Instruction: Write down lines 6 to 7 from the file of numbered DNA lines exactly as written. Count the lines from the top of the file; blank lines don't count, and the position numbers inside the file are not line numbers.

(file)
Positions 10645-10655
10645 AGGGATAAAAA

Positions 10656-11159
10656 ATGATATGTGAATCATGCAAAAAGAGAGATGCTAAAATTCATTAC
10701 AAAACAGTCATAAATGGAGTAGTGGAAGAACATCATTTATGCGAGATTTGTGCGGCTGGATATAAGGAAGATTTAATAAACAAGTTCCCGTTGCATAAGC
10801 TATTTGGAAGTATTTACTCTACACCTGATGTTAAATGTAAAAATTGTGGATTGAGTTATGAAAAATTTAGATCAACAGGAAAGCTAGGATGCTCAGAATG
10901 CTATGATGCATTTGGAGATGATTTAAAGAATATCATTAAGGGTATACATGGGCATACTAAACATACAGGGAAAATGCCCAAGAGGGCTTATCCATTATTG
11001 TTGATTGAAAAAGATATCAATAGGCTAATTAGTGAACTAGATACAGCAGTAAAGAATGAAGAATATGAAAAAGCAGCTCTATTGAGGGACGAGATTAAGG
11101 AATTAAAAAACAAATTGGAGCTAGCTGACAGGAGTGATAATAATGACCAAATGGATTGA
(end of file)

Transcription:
10801 TATTTGGAAGTATTTACTCTACACCTGATGTTAAATGTAAAAATTGTGGATTGAGTTATGAAAAATTTAGATCAACAGGAAAGCTAGGATGCTCAGAATG
10901 CTATGATGCATTTGGAGATGATTTAAAGAATATCATTAAGGGTATACATGGGCATACTAAACATACAGGGAAAATGCCCAAGAGGGCTTATCCATTATTG